OK, so this is a little off-topic from actual cooking, but since many essential oils are made from products that are also used in cooking (and since several google searches on this have revealed nothing) I thought I'd ask you all anyway, in case someone can help enlighten me about this.
So I cannot stand the smell of essential oils. I experience them as suffocatingly overpowering and cloying, with the exception of pure citrus oils, which I find very pleasant. Because of this I have a very negative association with them and have stayed away from them completely.
Then yesterday a client of mine came in with some essential oils on her hands that apparently had something to do with boosting the immune system among other things (I have no opinion on the validity of this idea, btw). She said it was a combination of orange, clove, cinnamon, and thyme. Now if I had these exact things simmering in water on my stove I would probably love the smell, but in essential oil form I found it overpowering and disgusting. Anyhow, a few minutes later I had a bizarre coughing attack, and then a few minutes after THAT my previously very clogged sinuses cleared completely. I was intrigued, and yet because of my extreme aversion still don't really relish the idea of using the oils.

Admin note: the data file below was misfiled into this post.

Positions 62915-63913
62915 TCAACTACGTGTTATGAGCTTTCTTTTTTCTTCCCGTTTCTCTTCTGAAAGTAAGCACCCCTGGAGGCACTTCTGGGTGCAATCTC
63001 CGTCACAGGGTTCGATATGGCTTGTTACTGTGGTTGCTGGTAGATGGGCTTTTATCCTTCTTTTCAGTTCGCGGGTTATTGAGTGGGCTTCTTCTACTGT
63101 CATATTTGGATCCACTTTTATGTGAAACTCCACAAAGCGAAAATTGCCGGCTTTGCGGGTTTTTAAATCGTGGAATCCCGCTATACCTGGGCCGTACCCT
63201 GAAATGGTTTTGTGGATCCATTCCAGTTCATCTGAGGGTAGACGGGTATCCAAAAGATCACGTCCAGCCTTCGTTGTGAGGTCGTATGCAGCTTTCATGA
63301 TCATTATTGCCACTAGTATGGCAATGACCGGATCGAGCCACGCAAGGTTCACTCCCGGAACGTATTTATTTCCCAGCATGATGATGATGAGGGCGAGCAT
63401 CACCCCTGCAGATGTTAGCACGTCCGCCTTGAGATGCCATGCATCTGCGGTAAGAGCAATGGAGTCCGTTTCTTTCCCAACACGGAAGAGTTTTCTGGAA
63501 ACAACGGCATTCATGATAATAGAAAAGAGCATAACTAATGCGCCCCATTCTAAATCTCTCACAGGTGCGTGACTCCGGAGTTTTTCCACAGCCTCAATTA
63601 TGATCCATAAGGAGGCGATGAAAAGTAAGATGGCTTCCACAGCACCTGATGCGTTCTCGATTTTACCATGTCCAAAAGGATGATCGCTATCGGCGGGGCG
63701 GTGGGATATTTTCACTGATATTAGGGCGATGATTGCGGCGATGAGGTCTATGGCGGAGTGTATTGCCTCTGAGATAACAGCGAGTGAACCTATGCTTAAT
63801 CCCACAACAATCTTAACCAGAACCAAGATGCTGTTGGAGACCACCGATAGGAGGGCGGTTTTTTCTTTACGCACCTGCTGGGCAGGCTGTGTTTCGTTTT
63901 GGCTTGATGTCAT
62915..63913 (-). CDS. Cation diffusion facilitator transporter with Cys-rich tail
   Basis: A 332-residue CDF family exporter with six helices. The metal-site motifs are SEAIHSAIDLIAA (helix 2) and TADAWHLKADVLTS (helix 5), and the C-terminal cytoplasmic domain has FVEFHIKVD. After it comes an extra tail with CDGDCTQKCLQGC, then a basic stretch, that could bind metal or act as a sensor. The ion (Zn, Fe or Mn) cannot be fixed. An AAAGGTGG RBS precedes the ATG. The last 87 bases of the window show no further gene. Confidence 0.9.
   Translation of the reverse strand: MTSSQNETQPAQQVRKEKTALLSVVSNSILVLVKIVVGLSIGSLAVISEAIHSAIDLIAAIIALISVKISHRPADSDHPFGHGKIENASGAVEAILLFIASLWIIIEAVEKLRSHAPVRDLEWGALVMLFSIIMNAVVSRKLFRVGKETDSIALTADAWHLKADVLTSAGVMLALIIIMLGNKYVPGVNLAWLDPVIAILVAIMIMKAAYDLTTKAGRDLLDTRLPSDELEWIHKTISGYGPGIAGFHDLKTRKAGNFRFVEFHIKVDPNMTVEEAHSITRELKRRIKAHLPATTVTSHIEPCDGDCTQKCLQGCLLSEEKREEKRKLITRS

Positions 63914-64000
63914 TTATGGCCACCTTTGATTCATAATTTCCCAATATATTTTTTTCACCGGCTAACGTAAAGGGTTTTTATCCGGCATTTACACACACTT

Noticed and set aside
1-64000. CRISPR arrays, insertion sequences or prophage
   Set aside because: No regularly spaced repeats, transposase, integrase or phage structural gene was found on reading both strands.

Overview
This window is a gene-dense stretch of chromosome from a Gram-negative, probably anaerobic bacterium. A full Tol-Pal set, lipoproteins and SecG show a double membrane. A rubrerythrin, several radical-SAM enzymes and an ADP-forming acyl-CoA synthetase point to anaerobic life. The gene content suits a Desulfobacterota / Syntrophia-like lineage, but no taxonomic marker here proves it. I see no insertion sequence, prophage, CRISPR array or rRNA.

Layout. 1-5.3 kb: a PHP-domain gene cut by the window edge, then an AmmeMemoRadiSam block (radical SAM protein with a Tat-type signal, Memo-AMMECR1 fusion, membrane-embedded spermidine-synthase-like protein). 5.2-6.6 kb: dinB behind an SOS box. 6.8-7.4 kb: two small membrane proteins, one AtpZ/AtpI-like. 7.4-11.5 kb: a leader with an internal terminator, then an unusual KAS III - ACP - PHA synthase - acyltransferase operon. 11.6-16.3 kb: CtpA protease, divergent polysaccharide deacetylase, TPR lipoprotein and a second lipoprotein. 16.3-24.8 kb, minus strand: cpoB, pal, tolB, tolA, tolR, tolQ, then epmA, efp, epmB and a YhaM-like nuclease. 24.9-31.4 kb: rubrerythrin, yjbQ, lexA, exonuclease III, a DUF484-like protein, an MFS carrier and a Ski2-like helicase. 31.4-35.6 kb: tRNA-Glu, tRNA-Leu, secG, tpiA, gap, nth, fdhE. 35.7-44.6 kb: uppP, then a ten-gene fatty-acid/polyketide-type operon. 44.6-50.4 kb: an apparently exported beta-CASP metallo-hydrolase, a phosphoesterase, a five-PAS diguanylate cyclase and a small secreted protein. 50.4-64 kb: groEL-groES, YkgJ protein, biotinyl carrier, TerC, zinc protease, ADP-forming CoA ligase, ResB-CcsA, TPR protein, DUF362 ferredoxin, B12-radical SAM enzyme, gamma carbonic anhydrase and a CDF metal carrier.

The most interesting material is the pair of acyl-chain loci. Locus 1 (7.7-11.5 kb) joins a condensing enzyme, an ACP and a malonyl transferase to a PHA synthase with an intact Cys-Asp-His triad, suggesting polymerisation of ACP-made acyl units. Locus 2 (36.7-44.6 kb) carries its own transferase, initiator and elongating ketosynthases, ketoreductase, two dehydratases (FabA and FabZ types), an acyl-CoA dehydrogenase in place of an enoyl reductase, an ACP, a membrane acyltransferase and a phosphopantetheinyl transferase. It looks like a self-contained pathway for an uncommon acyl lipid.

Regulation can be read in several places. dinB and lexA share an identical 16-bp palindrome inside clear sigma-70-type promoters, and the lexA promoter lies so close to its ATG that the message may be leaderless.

It got me thinking, though, I have told a number of people about my reaction to essential oils, and so far no one seems to share it. I googled many variations on the sentence "I find essential oils cloying and disgusting" and found nothing. So I thought I would ask you, a community of people who I assume have a pretty refined sense of smell on the whole, are there others like me out there? Is it merely the intensity of the smell of the oils that makes me react to the oil-version so differently than the food-version (citrus excepted)? Is there something present in, say, thyme oil or cinnamon oil or that is perhaps mitigated by other compounds present in thyme-the-herb or cinnamon-the-spice so that it doesn't bother me in food-form? Any thoughts?
Get the recipes and features that have us talking, plus first dibs on events and limited-batch products.
(Oh, and $10 off your order of $50 or more in the Food52 Shop, too.)